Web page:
Are games a live service concept Still valid in 2021?
This Slack discussion by Limarc Ambalina, Jack Boreham and I took place at Slogging 's Official #gaming channel, and has been changed for more readability ity.
JeffreyHarris-HackerNoon games as a live service concept, valid in 2021?
JeffreyHarris-HackerNoon Over the past 10 years, we have seen the emergence of the idea of games as a concept of live service to the big publishers trying to bundle the major titles together AAA hit as a live service. Games that you would buy and continue to receive support and content for for years and years. But does this concept work in the long run? Activision has seen a early success, Anthem was a complete failure.
JeffreyHarris-HackerNoon Meanwhile, Activision finally parted ways with Destiny and Bungie from the start of Destiny 2. Trying to keep a game alive for years and years really works instead of spending all those hours, money and work creating a truly amazing gaming experience? Limarc Ambalina This is an interesting question and issue in the industry right now Jeffrey. Would Fortnite, Warzone and any free game with a battle pass come under? this category of games as a service?
Jack Boreham Yeah, I think so. From an economic standpoint, games as a service direct is a given. Developers and publishers make a lot of money from games of this type of service. People like to have constant progression in their games and invest time money in their characters. can't see games as a service going nowhere. I think they will become more important within the industry.
JeffreyHarris-HackerNoon Under this argument, I'm not counting free games.
JeffreyHarris-HackerNoon I am specifically referring to the major AAA game releases for which you pay full price and are intended to serve as a "live service".
JeffreyHarris-HackerNoon https: / /www.bloomberg.com/news/articles/2021-02-25 / electronic-arts-pivots-on-dragon-age-game-removes-multiplayer
JeffreyHarris-HackerNoon EA has now chosen to pivot on the new Dragon Age game which was originally intended to be a live service
JeffreyHarris-HackerNoon Not so long ago, an executive in 'EA has stated that players don't like single player games like they used to. Limarc Ambalina AHH so other examples of that would be like Morrowind Online, Final Fantasy XIV, those game models, right?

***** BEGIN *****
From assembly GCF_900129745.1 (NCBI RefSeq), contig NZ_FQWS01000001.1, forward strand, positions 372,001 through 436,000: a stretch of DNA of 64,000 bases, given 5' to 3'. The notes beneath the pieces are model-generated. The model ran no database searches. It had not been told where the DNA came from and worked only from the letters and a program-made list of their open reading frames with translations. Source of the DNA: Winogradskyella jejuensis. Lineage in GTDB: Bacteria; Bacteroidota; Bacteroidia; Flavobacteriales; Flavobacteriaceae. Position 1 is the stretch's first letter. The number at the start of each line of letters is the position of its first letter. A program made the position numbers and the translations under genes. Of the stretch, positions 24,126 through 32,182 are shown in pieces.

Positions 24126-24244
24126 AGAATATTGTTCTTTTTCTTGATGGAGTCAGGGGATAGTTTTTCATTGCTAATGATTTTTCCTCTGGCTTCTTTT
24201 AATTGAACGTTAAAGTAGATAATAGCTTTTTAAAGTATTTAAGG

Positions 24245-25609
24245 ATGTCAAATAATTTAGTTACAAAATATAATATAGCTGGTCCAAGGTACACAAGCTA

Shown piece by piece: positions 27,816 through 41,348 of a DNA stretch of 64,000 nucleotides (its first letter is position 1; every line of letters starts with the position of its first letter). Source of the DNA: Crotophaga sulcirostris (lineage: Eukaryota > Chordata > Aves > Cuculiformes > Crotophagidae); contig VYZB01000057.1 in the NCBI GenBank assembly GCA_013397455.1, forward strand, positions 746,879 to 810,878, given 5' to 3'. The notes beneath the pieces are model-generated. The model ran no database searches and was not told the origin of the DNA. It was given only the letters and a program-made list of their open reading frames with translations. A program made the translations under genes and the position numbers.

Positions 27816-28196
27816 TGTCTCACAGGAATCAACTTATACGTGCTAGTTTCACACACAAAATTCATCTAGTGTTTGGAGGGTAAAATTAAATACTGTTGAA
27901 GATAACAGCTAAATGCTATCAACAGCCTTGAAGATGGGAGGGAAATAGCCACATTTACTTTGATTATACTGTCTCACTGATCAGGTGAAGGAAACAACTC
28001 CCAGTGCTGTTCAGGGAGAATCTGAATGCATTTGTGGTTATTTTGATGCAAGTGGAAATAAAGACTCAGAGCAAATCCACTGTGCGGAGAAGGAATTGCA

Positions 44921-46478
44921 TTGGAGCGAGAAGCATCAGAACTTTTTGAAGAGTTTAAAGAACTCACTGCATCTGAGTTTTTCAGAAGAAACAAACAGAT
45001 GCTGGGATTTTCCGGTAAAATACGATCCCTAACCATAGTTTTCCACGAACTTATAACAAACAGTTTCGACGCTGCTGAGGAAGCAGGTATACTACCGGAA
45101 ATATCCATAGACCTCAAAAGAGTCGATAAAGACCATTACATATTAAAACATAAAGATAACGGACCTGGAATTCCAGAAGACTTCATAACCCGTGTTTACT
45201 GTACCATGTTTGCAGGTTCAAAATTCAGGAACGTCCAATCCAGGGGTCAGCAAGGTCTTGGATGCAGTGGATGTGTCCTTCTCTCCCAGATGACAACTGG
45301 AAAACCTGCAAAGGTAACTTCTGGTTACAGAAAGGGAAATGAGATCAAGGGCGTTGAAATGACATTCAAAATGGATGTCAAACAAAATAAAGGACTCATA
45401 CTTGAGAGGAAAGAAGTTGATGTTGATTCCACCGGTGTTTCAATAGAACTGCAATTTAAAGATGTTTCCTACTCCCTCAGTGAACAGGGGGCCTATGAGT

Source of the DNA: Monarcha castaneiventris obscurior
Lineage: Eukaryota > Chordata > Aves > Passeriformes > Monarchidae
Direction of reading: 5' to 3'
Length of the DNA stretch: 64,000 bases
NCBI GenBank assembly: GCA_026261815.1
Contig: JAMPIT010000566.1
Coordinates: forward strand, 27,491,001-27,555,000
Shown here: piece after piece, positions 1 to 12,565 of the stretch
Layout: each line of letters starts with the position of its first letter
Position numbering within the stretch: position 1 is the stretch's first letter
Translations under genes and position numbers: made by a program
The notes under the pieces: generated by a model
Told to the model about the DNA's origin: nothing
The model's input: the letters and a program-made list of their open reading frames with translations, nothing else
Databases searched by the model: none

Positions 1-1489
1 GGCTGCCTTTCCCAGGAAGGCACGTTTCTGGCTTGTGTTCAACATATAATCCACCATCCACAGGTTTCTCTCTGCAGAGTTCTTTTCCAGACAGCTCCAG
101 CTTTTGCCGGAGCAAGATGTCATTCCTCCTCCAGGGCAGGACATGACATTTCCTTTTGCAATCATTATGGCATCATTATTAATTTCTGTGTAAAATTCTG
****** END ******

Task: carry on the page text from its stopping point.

JeffreyHarris-HackerNoon If you pay them upfront, yes. Limarc Ambalina So yes, I think so really that these games have a place in the market. World of Warcraft being probably the greatest example of this faesting millions every year, I don't think this part of the industry is going to go anywhere soon.
Especially once VR becomes even more mainstream, I can see these games as live service models becoming an even bigger part of the industry.
Is the other question how to improve the industry? I tend to stay away from these games just because I hate updates. i hate downloading them. I'm old school and want my game on a disc or cartridge to work from start to finish without fixes. I don't want half of the game on the disc and the rest has to be downloaded.
Therefore, this model is not for me. However, I fully understand the appeal of
JeffreyHarris- HackerNoon https: //blog.bioware.com/2021/ "02/24 / anthem-update /
JeffreyHarris-HackerNoon Dragon Age 4 dropping out of Live Items of Service
JeffreyHarris-HackerNoon As an update, BioWare has killed all development of Anthem and all hope of a successful relaunch of this IP. Additionally, Dragon Age 4 is dropping live service items. At least for Dragon Age, fans see this as a victory. But it increasingly appears that BioWare isn't the studio that manages to marry deep, in-depth RPG games with an online multiplayer live service experience.